Can Food Boost Your Mood?

We’ve all heard of eating chocolate to give our mood an uplift, or that eating too much junk food can leave us feeling irritable. But how much truth is in these, and are there certain foods we can eat which will have an effect on our mood? Take a look at our article to find out.

Endorphins

So there is some truth in chocolate making us happy. Eating dark chocolate releases endorphins, serotonin and dopamine, the body’s natural anti-depressants. Unfortunately for us, the effects are thought to be short lived[1].

Endorphins are released in times of stress, pain and anxiety to ease symptoms and boost pleasure[2]. They are also responsible for the renowned ‘runners high’, giving that second wind. We create endorphins naturally in our body, and more are released when we eat[3]. Of particular interest are chillies. The capsaicin in chillies, which makes them hot, causes the brain to think we’re in pain and so releases more endorphins[4].

Serotonin

Serotonin helps to regulate moods, amongst other important roles. It’s created from the amino acid tryptophan, which we get from our diet. Although we can’t get serotonin directly from food, we can get the amino acid needed, most commonly from nuts, cheese, red meat and other protein-rich foods.

Most of the serotonin is released from the nervous system of the intestines and travels to the brain. It’s been shown that a healthy gut microbiome, the ‘good’ bacteria that live in our intestines, is linked to increased production of serotonin[5]. So make sure to have a good intake of soluble fibre from foods like oats, beans, lentils and fruit.

Dopamine

Dopamine has a number of roles, including being involved in our emotional responses. Our body uses the amino acid tyrosine to create the hormone. Curcumin, which is the active ingredient in turmeric, has been found to increase levels of dopamine[6].

Low and high GI foods

Meals that contain more low GI (glycaemic index) foods, such as oats, brown rice and wholegrain pasta, compared to high GI foods, are great for sustained energy. They’re digested slowly which helps to maintain concentration levels and can even improve cognitive thinking[7]. Foods with a high GI, including cakes, sweets and sugary foods lead to crashes in energy and end up making you feel tired. You may feel a sudden spike in energy, but it soon dips.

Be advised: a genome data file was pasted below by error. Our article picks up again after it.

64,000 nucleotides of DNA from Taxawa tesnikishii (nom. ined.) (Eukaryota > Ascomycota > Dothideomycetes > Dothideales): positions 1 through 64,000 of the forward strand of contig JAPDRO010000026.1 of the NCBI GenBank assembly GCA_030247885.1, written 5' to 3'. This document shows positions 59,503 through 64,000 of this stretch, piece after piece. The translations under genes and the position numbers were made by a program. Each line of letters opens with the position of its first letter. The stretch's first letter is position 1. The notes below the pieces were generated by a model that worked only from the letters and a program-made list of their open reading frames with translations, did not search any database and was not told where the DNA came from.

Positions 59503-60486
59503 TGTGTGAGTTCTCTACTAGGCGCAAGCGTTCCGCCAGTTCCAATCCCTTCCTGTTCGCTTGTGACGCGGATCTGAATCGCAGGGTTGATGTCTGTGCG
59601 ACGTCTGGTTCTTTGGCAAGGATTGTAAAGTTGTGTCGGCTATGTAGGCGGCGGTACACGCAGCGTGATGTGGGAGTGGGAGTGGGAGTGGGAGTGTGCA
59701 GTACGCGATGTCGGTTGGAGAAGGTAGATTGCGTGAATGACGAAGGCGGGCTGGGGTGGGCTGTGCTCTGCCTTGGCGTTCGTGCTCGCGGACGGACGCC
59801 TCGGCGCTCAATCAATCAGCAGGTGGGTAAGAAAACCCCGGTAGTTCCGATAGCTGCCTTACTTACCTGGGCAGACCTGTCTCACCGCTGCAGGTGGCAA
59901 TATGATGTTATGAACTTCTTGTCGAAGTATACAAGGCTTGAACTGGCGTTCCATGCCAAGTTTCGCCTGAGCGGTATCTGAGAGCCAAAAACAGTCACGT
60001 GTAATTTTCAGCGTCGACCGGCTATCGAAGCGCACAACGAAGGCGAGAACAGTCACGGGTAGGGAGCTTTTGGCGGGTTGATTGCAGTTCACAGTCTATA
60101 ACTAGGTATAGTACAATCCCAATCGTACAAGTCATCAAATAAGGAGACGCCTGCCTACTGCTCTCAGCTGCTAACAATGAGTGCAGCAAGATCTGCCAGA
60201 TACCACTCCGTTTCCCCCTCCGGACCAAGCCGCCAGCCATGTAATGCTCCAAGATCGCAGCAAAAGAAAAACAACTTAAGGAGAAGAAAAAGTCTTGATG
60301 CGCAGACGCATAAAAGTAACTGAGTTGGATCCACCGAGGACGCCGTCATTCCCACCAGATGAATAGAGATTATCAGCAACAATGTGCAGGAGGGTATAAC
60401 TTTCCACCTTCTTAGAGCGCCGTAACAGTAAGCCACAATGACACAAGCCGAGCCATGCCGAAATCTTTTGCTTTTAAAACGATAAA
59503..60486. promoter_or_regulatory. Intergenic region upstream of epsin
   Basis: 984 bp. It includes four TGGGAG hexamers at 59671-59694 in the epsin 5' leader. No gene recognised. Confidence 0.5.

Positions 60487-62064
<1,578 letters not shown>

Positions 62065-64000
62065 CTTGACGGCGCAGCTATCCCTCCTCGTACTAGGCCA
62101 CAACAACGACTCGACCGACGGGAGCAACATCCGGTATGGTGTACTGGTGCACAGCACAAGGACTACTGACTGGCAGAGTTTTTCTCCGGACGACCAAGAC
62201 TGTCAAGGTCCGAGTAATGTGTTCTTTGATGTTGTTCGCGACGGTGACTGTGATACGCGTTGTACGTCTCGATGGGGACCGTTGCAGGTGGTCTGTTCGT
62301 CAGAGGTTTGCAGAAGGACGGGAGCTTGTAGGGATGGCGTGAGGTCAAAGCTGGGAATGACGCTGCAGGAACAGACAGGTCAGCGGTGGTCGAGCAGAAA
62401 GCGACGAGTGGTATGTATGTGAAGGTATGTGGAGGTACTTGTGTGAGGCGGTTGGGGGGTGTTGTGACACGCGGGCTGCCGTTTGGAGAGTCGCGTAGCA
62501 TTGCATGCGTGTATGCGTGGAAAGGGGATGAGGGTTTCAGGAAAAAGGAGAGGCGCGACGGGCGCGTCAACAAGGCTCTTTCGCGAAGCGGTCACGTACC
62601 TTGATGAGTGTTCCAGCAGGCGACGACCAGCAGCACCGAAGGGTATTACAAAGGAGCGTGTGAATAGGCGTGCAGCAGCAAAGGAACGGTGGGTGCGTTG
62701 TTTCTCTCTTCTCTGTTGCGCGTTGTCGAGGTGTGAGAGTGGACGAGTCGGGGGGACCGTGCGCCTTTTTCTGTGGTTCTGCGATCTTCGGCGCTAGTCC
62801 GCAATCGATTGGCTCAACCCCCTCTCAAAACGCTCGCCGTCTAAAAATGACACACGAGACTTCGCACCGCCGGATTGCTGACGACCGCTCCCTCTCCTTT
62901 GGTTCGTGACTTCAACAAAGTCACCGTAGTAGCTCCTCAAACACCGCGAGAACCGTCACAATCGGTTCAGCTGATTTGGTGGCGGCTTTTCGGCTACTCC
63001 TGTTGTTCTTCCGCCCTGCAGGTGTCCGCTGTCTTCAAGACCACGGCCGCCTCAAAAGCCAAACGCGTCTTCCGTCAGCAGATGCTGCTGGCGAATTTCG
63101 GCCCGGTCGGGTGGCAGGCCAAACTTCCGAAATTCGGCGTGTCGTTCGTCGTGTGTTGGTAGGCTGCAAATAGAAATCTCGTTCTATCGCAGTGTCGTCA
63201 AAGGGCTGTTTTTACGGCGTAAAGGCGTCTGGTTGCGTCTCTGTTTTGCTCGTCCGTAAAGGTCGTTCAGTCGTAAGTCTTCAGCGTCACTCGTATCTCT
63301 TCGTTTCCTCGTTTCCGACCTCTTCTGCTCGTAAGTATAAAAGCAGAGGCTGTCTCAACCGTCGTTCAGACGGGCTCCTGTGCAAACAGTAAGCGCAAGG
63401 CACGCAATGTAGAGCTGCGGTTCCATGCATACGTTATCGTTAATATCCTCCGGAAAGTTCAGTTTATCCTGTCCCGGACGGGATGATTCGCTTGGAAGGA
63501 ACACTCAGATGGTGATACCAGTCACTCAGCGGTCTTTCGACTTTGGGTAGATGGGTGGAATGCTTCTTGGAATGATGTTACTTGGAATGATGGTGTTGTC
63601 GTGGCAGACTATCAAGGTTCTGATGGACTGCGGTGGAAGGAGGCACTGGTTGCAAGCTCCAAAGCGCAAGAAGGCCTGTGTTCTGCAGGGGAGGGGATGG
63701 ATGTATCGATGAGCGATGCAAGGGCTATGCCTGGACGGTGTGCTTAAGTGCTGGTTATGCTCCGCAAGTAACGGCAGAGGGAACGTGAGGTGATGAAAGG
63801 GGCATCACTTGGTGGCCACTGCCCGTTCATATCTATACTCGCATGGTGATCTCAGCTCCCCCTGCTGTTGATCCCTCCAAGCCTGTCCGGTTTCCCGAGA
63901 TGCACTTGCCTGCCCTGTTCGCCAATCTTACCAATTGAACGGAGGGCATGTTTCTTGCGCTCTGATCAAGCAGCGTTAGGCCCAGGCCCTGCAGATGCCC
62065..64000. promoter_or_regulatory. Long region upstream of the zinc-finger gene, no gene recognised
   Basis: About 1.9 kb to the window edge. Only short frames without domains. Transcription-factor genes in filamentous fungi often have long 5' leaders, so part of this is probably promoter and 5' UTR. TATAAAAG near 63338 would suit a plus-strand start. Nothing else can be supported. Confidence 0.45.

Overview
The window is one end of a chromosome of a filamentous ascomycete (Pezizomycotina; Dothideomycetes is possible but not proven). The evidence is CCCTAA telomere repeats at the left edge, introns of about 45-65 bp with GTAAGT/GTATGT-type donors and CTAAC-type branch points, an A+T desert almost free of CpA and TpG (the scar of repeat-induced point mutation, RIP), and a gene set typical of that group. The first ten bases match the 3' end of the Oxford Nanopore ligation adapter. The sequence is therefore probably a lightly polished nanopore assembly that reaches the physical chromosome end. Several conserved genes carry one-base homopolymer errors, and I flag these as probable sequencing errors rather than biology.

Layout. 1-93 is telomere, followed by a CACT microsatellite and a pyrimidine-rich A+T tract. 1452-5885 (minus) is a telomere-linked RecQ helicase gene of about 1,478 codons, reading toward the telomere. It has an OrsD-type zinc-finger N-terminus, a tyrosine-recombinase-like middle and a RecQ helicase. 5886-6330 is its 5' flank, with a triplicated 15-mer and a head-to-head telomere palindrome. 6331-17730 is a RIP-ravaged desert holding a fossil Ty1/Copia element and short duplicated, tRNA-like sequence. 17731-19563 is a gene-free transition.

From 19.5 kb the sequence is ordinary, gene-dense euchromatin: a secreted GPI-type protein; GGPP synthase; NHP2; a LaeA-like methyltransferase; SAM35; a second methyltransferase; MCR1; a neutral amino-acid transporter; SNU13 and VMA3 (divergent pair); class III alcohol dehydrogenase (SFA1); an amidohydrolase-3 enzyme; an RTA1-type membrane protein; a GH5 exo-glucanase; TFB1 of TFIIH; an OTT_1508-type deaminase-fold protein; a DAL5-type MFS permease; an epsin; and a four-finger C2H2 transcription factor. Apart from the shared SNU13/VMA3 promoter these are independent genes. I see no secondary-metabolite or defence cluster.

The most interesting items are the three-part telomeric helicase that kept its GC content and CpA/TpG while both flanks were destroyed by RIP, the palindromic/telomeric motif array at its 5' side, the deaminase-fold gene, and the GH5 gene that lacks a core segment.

Getting enough nutrients

There are a number of essential nutrients, vitamins and minerals we need to stay healthy, and some of these have an important role in for brain function.

  • Magnesium plays a small role in brain health, although the main job is energy regulation and muscle and nerve function. It’s thought to help with stress and anxiety by increasing levels of some other neurotransmitters[8]. You can top up your magnesium levels by eating foods such as kale, spinach and seeds.
  • Choline also plays a role in brain health. Foods rich in choline are typically eggs, salmon and beef.
  • Chromium is another key mineral which is involved in the production of serotonin. Broccoli and potatoes are high in chromium, along with wholegrain foods such as brown rice and oats.
  • Omega-3s are essential fats that we need in our diet, and a good intake of certain omega-3 fatty acids may also help reduce anxiety and stress[9]. Great sources of omega-3 include oily fish, marine algae, flaxseed, chia seeds and walnuts.

Keeping hydrated

We’re used to hearing ‘8 glasses a day’, but staying hydrated is really important for our body and mood. Keeping regularly topped up with fluids helps with concentration. Water is especially great as it helps to deliver nutrients to the brain, aiding memory retention, focus and our mood[10].

Huel

If you’re struggling to get all your mood-boosting food into your diet, Huel is here to help. It contains all 26 essential vitamins and minerals, including choline, with low GI carbs, essential omega-3s, plant-based protein and low sugar. Perfect for when you want to make sure you’re eating the top quality nutrition you need.

So, there you have it. There are a number of foods which include the vitamins and minerals that could help to boost your mood. The important thing for your health is to make sure you’re getting all the nutrients your body needs.

References

  1. PubMed. Immediate effects of chocolate on experimentally induced mood states. 2007. Available from: https://www.ncbi.nlm.nih.gov/pubmed/17597253
  2. PubMed. Biochemistry, Endorphin. 2020. Available from: https://www.ncbi.nlm.nih.gov/books/NBK470306/#_article-21114_s3_
  3. PubMed. The effects of nutrients on mood. 1999. Available from: https://www.ncbi.nlm.nih.gov/pubmed/10610080
  4. PubMed. Acute Effects of Capsaicin on Proopioimelanocortin mRNA Levels. 2012. Available from: https://www.ncbi.nlm.nih.gov/pmc/articles/PMC3372568/
  5. PubMed. Indigenous bacteria from the gut microbiota regulate host serotonin biosynthesis. Available from: 2006. https://www.ncbi.nlm.nih.gov/pmc/articles/PMC4393509/
  6. PubMed. Curcumin modulates dopaminergic receptor, CREB and phospholipase c gene expression in the cerebral cortex. 2010. Available from: https://www.ncbi.nlm.nih.gov/pmc/articles/PMC2890658/
  7. PubMed. The Influence of Glycemic Index on Cognitive Functioning: A Systematic Review of the Evidence. 2014. Available from: https://www.ncbi.nlm.nih.gov/pmc/articles/PMC3951795/
  8. PubMed. The Effects of Magnesium Supplementation on Subjective Anxiety and Stress. 2017. Available from: https://www.ncbi.nlm.nih.gov/pmc/articles/PMC5452159/
  9. PubMed. Food for Mood: Relevance of Nutritional Omega-3 Fatty Acids for Depression and Anxiety. 2018. Available from: https://www.ncbi.nlm.nih.gov/pmc/articles/PMC6087749/
  10. PubMed. Water, Hydration and Health. 2011. Available from: https://www.ncbi.nlm.nih.gov/pmc/articles/PMC2908954/

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